Crewe v HS2: the station saga

Crewe Town Council have been writing to Network Rail and HS2 Ltd over the future of the current station in the centre of Crewe.

In March, at the launch of the HS2 Plus report, David Higgins suggesting letting the station sink into disrepair, saying

“The roof was badly damaged in the storms. Rather than repair the station; build a new one south of Crewe allowing connectivity to the rest of the network, linking the north west and north Wales,” he said.

Luckily for the people of Crewe and the 2.5 million passengers per year to the station, this idea was disregarded, with a new entrance opening in May. (The idea of abandoning Crewe station was previously raised in 2008, leading to a local campaign.)

However, Crewe Town Council are still concerned about the future of the station. According to the Crewe and Nantwich Guardian, they have written to HS2 Ltd and Network Rail over concerns that building an HS2 hub station outside town would divert investment.

Crewe Town Council leader, Kevin Hickson, told them

“Employment sites at Basford are important for the future of the town, but they will go ahead with or without the relocation of Crewe station,” he added.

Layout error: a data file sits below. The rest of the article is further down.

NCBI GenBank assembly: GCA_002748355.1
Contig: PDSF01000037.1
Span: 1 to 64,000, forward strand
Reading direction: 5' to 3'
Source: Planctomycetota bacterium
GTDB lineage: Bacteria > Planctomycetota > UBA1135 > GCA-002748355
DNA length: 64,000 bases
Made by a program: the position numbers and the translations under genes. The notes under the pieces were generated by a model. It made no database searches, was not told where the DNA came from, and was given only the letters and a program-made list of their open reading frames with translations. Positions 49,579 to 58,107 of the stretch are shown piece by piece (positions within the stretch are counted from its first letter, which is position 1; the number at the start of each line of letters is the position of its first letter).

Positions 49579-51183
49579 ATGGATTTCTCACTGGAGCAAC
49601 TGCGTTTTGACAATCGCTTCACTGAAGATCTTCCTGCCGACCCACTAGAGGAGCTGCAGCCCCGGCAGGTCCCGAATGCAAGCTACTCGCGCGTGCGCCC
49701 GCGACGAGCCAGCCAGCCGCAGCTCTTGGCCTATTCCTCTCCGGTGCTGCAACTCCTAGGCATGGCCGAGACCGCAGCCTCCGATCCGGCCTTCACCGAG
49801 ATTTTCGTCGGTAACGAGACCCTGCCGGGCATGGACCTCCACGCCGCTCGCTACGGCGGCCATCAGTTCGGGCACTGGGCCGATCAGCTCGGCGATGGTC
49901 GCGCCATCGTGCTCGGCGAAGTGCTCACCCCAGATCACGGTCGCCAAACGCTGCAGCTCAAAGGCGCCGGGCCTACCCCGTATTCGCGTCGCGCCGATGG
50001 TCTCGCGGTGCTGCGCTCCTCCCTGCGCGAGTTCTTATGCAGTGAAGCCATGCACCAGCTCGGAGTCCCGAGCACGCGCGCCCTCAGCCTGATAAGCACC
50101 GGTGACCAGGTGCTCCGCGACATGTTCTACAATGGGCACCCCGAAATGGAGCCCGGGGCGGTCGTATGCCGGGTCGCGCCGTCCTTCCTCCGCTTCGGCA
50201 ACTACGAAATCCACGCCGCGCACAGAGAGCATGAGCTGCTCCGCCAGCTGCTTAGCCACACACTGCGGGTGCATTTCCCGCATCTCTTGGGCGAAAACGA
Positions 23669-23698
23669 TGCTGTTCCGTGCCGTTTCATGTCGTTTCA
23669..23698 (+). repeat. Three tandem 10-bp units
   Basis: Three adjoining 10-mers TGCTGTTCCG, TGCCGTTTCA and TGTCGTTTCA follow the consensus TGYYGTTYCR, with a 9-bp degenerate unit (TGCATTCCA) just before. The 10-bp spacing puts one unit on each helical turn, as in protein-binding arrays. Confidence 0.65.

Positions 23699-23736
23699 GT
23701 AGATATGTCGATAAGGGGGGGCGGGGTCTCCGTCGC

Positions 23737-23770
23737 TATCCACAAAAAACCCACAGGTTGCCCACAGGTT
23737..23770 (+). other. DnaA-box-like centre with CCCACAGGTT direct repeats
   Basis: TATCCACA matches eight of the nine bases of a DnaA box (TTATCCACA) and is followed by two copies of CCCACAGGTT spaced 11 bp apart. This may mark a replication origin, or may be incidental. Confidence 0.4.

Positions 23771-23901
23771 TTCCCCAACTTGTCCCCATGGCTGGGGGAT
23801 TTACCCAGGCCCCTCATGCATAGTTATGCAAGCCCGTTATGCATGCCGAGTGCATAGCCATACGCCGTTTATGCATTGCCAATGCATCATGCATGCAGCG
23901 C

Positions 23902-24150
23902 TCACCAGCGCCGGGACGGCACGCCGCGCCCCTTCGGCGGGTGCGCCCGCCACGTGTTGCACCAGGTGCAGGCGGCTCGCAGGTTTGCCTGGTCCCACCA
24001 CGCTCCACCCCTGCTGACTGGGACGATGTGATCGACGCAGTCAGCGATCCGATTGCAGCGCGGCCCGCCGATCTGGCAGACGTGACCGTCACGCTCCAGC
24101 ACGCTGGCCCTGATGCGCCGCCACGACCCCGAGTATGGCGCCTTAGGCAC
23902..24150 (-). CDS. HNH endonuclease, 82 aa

“In fact only last month it was predicted that the construction of the Crewe Green Link Road would create 12, 500 jobs there.

“However, if the existing station is closed, shops and hotels in the vicinity will lose trade, and there will be no incentive for new investment in the area.”


One comment to “Crewe v HS2: the station saga”
  1. What does Ruse mean more woodland than now. But possibly less tonnage of wood on the woodland for a century.

    THE Woodland Trust has expressed concern that an ancient wood near Castle Donington is going to be directly affected by the planned new high-speed railway HS2.

    The charity says Smooth Coppice Wood is one of 14 ancient woods that lie directly in the path of the proposed Phase 2 route of the plan. Oliver Newham, Woodland Trust senior campaigner, said: “Ancient woodland covers just two per cent of the UK and is widely acknowledged to be a nationally important, irreplaceable habitat.

    “Ancient woods are places of beauty, reservoirs of archaeology and economic history, and a source of inspiration for local culture and folklore. Each ancient wood is a unique product of its location, geology, soils, climate and history – conditions that can never be recreated with new planting.”

    Ben Ruse, a spokesman for HS2, said: “Our woodland areas are important.

    “That is why we have a stated commitment that there will be more woodland when HS2 is completed than there is now.”

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